The idea behind this article is to employ a series of Deleuzo-Guattarian principles, primarily the concept of the rhizome, to the articulation and development of Realism as a theory of IR. The article makes the claim that using rhizomatics allows those interested in Realism to reconceptualise the relationship between Realism and Neorealism. The article argues that the publication of The Twenty Years’ Crisis by E.H. Carr and Theory of International Politics by Ken Waltz represent two ‘intense’ moments in the descent of Realism. The article argues that despite the attempted ‘territorialisation’ of Realism into the static, paradigmatic Neorealism, Realism remains a heterogeneous set of concepts. The territorialisation process has met with some resistance; for example, just as Waltz was trying to territorialise Realism, his theory was being deterritorialised by Richard Ashley. The article also examines James Der Derian's attempt to save realism by deconstructing it, advocating an ‘affirmative leap into the imaginary’. The article concludes that despite the Neorealist moment, attempts to splice together constructivism and realism provide evidence that Realism remains mutative, heterogeneous, open and vital.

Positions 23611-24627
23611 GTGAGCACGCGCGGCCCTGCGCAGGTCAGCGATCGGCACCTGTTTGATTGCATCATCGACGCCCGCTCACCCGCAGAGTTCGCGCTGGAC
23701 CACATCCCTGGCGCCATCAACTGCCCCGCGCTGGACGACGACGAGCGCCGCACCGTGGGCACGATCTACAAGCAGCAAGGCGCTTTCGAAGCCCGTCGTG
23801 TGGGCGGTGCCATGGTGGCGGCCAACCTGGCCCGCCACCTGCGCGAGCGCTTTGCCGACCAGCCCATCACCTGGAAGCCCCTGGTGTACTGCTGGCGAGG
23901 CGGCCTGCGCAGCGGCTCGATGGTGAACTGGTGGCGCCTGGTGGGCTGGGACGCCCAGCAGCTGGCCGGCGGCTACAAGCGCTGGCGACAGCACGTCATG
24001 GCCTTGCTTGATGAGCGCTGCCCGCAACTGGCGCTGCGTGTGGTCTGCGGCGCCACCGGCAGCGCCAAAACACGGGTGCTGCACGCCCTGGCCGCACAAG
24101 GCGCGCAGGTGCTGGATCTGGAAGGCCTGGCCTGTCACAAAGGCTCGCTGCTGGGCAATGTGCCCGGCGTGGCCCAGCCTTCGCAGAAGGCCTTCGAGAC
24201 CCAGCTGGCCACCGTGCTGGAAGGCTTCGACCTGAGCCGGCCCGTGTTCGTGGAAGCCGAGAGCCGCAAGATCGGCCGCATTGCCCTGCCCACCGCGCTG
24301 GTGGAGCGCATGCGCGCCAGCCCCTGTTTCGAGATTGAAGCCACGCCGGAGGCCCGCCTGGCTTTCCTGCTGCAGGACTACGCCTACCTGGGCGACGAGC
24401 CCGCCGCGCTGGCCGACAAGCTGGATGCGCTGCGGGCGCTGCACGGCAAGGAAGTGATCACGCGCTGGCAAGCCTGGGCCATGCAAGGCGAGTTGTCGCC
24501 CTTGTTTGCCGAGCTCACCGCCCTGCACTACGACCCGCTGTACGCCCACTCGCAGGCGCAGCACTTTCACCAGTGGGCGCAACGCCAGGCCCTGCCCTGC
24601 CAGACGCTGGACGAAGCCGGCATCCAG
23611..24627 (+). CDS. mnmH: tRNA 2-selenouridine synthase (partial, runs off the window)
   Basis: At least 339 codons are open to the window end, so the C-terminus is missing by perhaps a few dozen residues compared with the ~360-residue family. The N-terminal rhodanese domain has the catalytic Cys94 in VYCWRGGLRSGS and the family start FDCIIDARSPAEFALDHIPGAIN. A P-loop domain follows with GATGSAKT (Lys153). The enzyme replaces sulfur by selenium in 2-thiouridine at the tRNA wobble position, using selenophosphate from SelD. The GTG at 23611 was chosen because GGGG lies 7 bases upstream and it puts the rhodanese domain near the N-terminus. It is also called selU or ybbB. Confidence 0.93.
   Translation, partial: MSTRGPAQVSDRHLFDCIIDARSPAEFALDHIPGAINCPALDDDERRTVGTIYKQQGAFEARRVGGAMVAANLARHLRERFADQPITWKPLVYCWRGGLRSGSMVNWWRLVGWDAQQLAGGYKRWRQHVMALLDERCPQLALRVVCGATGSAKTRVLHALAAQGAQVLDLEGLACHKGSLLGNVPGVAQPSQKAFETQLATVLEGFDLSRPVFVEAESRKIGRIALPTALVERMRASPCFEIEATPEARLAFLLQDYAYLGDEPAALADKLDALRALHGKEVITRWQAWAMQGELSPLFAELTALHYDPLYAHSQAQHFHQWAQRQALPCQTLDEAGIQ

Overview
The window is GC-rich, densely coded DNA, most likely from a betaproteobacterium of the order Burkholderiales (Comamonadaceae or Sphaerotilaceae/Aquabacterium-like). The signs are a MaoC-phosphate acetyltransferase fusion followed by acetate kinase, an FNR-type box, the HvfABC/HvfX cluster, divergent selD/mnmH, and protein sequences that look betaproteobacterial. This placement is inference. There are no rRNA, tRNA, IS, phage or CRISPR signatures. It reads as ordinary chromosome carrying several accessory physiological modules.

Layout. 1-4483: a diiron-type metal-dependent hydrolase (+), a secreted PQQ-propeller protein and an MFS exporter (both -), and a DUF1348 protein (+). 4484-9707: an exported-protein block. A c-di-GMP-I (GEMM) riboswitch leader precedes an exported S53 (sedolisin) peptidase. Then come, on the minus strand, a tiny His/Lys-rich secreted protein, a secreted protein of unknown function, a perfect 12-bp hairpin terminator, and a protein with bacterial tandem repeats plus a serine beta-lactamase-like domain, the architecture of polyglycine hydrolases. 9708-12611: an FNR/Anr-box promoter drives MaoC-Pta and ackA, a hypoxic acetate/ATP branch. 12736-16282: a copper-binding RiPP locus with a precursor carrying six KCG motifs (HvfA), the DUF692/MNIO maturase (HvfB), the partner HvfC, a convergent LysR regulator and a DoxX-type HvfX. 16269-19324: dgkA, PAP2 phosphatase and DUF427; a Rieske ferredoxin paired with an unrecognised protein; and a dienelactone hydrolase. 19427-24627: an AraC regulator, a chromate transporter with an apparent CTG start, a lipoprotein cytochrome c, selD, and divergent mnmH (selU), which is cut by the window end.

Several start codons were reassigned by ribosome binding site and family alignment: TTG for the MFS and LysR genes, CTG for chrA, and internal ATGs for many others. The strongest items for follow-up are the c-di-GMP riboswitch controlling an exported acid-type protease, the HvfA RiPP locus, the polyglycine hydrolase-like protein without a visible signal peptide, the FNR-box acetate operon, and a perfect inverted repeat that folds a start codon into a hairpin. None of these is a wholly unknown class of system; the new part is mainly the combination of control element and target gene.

|Number of pages||27|
|Journal||Journal of International Relations and Development|
|Publication status||Published - Dec 2010|
- IR theory